"We're pleased with the flexibility of Northrop Grumman and the entire team in making the sea trial a success," said U.S. Navy Capt. Steve Mitchell, deputy for operations, Supervisor of Shipbuilding Gulf Coast. "In the areas of focus such as propulsion and damage control, among others, we're happy with the improving trends in these areas. I was proud to be teammates with the shipyard on this trial."

"The shipbuilders and Navy team worked well together, and despite the short time at-sea, we were able to perform necessary tests in a quality manner," said George Nungesser, Northrop Grumman's DDG 51 program manager. "The response we've received from the Navy has been excellent and we greatly reduced the number of trial cards from the last sea trial."

U.S. Navy Commander Doug Kunzman is the ship's first commanding officer and will lead a crew of over 300 officers and sailors. The 510-foot, 9,500-ton Gravely has an overall beam of 59 feet and a navigational draft of 31 feet. Four gas-turbine propulsion plants will power the ship to speeds above 30 knots.

This highly capable multi-mission ship can conduct a variety of operations, from peacetime presence and crisis management to sea control and power projection, all in support of the United States' military strategy. Gravely will be capable of simultaneously fighting air, surface and subsurface battles. The ship contains a myriad of offensive and defensive weapons designed to support maritime defense needs well into the 21st century.


Northrop Grumman Corporation is a leading global security company whose 120,000 employees provide innovative systems, products, and solutions in aerospace, electronics, information systems, shipbuilding and technical services to government and commercial customers worldwide.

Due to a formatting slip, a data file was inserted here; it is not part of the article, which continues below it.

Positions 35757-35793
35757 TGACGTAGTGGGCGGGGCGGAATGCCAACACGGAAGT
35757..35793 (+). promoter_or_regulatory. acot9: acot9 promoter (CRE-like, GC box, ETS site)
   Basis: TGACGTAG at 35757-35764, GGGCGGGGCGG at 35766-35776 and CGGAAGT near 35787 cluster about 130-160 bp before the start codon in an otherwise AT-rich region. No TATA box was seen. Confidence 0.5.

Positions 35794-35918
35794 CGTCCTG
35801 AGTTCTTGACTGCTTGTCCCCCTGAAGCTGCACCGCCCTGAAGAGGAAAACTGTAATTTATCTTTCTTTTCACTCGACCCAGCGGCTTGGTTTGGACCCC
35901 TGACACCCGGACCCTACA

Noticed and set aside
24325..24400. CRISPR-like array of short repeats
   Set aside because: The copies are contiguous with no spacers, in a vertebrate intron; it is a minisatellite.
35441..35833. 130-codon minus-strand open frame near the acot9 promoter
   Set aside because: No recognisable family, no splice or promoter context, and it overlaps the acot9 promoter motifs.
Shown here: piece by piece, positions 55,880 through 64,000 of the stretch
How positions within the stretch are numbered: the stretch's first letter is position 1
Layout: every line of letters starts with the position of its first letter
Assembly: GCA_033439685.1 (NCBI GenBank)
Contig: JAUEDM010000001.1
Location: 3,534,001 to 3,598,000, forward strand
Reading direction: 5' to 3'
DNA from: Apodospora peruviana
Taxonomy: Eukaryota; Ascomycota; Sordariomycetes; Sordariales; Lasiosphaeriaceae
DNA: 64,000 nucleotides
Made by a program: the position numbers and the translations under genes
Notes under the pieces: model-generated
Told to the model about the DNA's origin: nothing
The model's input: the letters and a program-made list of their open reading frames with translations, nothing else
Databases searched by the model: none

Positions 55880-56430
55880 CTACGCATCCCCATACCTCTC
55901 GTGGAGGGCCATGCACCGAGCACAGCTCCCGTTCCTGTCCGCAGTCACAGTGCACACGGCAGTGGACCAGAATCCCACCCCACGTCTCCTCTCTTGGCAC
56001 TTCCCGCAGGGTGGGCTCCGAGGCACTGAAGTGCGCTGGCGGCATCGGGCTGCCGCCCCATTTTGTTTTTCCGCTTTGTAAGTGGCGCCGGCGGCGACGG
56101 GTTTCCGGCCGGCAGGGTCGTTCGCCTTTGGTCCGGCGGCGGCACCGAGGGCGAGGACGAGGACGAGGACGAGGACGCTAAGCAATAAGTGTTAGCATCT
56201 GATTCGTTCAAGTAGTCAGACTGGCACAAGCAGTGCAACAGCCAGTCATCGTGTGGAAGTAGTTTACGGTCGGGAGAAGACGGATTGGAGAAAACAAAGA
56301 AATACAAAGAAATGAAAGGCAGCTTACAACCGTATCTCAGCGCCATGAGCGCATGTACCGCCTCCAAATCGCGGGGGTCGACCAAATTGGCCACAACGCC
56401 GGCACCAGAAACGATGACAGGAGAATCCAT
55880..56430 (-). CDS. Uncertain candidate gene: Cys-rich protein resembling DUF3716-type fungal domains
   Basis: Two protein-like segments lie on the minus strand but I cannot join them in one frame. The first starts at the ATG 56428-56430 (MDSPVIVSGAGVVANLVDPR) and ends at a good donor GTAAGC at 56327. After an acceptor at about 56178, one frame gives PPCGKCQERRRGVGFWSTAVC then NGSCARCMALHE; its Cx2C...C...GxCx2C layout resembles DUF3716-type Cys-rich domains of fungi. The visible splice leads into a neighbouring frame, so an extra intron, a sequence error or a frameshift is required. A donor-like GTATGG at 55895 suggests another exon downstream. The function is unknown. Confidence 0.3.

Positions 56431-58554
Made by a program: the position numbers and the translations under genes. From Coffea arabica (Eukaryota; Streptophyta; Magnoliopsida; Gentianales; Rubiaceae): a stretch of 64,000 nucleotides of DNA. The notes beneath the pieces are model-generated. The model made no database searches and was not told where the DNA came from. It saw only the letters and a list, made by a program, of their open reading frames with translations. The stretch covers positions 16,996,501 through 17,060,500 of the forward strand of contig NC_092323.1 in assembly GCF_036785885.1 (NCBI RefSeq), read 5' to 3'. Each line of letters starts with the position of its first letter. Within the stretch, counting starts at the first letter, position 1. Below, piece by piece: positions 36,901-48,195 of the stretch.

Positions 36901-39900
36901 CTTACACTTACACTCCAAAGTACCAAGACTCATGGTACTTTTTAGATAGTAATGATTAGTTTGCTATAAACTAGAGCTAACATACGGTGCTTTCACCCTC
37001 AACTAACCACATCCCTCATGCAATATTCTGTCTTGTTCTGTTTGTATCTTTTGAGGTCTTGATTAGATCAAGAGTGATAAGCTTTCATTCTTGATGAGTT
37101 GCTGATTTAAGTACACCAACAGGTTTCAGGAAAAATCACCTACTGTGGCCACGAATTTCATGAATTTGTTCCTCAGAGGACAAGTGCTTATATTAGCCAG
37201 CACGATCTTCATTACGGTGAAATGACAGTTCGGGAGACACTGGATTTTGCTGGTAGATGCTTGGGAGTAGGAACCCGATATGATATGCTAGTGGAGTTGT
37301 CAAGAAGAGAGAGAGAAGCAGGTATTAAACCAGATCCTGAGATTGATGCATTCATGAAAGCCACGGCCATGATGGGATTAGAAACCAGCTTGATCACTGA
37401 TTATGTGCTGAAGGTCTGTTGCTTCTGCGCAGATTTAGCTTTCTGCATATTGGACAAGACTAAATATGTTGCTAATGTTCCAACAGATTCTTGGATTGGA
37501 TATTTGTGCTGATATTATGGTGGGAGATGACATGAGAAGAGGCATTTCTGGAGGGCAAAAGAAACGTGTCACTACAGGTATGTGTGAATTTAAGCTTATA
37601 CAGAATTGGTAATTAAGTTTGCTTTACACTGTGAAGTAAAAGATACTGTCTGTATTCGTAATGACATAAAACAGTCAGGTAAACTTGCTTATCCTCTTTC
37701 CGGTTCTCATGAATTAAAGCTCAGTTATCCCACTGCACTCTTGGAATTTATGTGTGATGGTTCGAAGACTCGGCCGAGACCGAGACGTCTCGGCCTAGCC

4th International UVS-TECH 2010 Kick's off

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At the 4th International Forum and Exhibition Unmanned Multipurpose Vehicle Systems - UVS-TECH 2010, held as part of Engineering Technologies 2010 that opens today in Zhukovsky,Russian Helicopters rotorcraft-manufacturing holding company showcases two perspective unmanned helicopters, Korshun and Ka-135.

These models are designed under Russian Helicopters program on developing a broad spectrum of vertical take-off and landing UAVs within three categories: long range (over 400 km), medium range (up to 400 km) and close range (up to 100 km).

Korshun medium-range unmanned helicopter weighs 500 kg and enjoys the range of 300 km, payload of 150 kg and maximum speed of 170 km/h. In the niche of close-range vehicles Russian Helicopters debuts Ka-135, new UAV of co-axial scheme with piston-engine and tricycle landing gear, weighing 300 kg and boasting up to100 km operational range, up to 100 kg payload and 170 km/h max speed.